There are some really unfortunate hair situations happening up there. I had my semi-annual re-perm at the beginning of the month, and that always results in a few Bad Hair Days until the curl settles. I also worked an insane amount of hours in the first couple of weeks of December, and everything of a personal nature kind of fell by the wayside. Which is by way of saying that … if December posts have been a little sparse, now you know why. I don’t mind sharing all of my outfits here, for the sake of realism or whatever, but I really don’t wish to dwell on many most of them in long post format.
So, I didn’t have many favourites this month. My new Ralph Lauren dress (#8 and 16) was comfortable. And I liked outfits #7 and #12. That’s about it. Let’s bring on January!
This is a self-evident truth if you happen to not be a size 2 (or 4, or 6), but it’s been a while since I’ve been in that boat, and I had forgotten.
Now, before a bunch of you guys jump on me, I know that quality and fit are difficult to find (and precious) for everyone who shops off-the-rack. Pant legs and hemlines are either too long, or not long enough. Sizes are wonky. Everything is cheaply made in third world countries. This is true, and it is a pain, whether you’re a size XXS or XXL.
It just matters more if you’re on the larger end of the spectrum.
When it comes to fashion, skinny is still the ideal. Skinny can wear anything and everything; even on the worst day, it might look ridiculous or sloppy, but skinny will still look skinny – even if wearing the proverbial potato sack. You can conceal a lot of design and manufacturing flaws if you’re putting the clothes on someone who is a size 2. I know because I used to be a size 2 … and I rarely didn’t buy something because it looked terrible on me. It might have looked goofy, or even too big – but, hey, that’s sometimes a trend in itself.
I’m not a size 2 anymore. A few weeks ago, I went to the J. Crew Factory store (because they had a big sale, and I haven’t gone in ages, and don’t judge me, ok?), and tried on some skirts. In fact, the skirts I tried were skirts I used to own a couple of years (and sizes) ago – and loved. They used to look quite nice, considering the price point. I sized up to my current size, and … I hated the fit. The skirt rode up and wrinkled on me while I was standing in the changing room. I tried one size bigger, and then the size after that too. And those looked bad too, for other reasons. More importantly, I looked bad, wearing the skirt. I didn’t just look like I was wearing a poorly made garment; I looked to be in worse shape than I am. And I guess that’s where my body acceptance runs out, because I’d really rather not. (Which is a discussion for another day.)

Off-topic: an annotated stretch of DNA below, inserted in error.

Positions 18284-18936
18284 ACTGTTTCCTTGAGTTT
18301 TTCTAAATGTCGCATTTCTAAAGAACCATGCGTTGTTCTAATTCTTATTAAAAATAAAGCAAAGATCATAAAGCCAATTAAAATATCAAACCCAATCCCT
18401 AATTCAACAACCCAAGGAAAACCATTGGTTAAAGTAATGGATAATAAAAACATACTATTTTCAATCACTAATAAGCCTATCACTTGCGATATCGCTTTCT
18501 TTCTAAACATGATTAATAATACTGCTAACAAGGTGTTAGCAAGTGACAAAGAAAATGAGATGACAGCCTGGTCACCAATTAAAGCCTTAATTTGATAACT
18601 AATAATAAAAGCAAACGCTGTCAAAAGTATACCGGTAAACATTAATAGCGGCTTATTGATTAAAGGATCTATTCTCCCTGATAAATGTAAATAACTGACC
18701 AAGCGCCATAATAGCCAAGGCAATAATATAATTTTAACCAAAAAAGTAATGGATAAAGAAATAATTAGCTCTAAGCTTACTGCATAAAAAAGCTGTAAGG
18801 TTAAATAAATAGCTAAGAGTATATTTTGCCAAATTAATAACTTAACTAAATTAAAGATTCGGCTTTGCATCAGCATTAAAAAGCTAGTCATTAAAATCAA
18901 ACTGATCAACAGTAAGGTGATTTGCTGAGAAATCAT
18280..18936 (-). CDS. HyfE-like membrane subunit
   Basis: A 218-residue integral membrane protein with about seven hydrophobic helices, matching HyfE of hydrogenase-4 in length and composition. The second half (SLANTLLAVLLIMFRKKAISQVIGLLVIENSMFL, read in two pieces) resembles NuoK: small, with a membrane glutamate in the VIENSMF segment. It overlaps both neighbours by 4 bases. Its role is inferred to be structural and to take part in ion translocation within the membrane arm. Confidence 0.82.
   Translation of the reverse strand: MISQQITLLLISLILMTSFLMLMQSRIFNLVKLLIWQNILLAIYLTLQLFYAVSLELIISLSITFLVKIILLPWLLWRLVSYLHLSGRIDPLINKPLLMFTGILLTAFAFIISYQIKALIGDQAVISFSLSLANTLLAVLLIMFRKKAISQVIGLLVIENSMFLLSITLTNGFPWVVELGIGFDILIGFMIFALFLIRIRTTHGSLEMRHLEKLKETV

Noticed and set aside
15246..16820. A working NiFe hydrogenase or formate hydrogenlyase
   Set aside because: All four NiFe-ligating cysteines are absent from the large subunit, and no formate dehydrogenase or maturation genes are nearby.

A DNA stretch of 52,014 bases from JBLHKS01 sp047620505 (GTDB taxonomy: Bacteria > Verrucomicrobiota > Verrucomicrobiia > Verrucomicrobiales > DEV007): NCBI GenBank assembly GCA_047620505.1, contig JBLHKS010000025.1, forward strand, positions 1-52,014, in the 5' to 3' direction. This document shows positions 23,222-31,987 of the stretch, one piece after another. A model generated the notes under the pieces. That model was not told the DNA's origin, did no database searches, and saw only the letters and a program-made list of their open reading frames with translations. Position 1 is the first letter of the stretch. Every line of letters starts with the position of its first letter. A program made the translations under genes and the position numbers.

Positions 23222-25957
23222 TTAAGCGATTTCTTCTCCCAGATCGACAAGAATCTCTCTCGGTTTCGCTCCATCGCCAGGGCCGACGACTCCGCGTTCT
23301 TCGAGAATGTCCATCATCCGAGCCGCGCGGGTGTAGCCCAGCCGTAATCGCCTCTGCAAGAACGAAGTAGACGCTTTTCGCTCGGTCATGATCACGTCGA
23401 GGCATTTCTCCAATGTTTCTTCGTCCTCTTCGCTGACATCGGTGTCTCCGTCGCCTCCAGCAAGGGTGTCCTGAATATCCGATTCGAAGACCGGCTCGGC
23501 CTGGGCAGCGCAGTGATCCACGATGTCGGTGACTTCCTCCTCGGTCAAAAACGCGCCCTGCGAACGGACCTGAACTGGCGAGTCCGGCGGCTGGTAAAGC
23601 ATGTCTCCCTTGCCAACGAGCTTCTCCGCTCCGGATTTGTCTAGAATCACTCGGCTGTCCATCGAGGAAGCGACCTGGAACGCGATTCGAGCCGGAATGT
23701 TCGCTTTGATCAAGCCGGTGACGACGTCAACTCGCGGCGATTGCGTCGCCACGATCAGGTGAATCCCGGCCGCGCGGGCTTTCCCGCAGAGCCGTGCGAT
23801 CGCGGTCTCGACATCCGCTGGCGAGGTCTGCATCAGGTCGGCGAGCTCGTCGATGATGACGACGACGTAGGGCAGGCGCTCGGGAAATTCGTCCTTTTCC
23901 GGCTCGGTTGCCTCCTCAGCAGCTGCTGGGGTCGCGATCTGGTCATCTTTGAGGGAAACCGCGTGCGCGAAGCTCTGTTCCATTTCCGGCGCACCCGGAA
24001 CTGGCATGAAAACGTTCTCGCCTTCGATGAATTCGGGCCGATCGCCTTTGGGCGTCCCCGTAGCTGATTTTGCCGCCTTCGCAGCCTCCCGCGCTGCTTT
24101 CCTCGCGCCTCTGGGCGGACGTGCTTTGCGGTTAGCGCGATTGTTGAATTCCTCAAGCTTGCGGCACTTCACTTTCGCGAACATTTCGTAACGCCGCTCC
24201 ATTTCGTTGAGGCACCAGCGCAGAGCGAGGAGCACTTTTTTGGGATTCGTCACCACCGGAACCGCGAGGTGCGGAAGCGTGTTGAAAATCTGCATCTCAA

So, if you care about conventional style rules – which are all about not looking bigger than you are, but ideally skinnier if possible – then quality is not just a “nice to have”; it’s a “must have”. The right fit, the right fabric, the right proportions: they make all the difference between a potato sack and a cute pencil skirt.
I Don’t Photoshop For the Blog
But maybe I should; all the cool kids are doing it.
Fran wrote an awesome post about the reasons why more and more fashion bloggers are succumbing to drastic Photoshopping. Skinny sells, yes? There are very few fashion bloggers who don’t blog for money (or aspire to). This is understandable, because who doesn’t want a hobby that pays for itself? The downside is that, sooner or later, everyone encounters ethical dilemmas, whether it’s shilling a sponsored product the blogger wouldn’t buy with her own money, or posting heavily edited photos to attract followers and sponsors. Of course, for some people, these are not really dilemmas at all and, for the most part, they are rewarded for their, ahem, pragmatism. Some of us may chuckle at parody Instagram accounts like We Photoshopped What, but the majority of the fashion blog-reading public is unaware of the behind-the-scenes manipulation … and left in admiring awe. So, Photochop is the new normal.
I’m too lazy, and not sufficiently invested in this whole blogging game, to bother with it. For the most part. Because here’s the thing: I’m still as vain as the next peacocking blogger. As much as I want to be honest with you guys, I have no desire to (intentionally) put unflattering photos of myself on the internet. Who would? Nobody, that’s who, and if someone tells you otherwise, they’re lying. So I’ll edit away blemishes, and slap on eleventy million Insta filters, because it only feels a little bit wrong. I try to be upfront about that as much as possible, because it’s important that you know that no one wakes up with perfect, pore-less looking skin, especially anyone over the age of 12. (And no cream, or powder, or foundation is ever gonna beat the magic of Instagram filters. Trust.)
There are also pictures that you will never get to see on the blog. For example, can you guess which one of these two made the cut?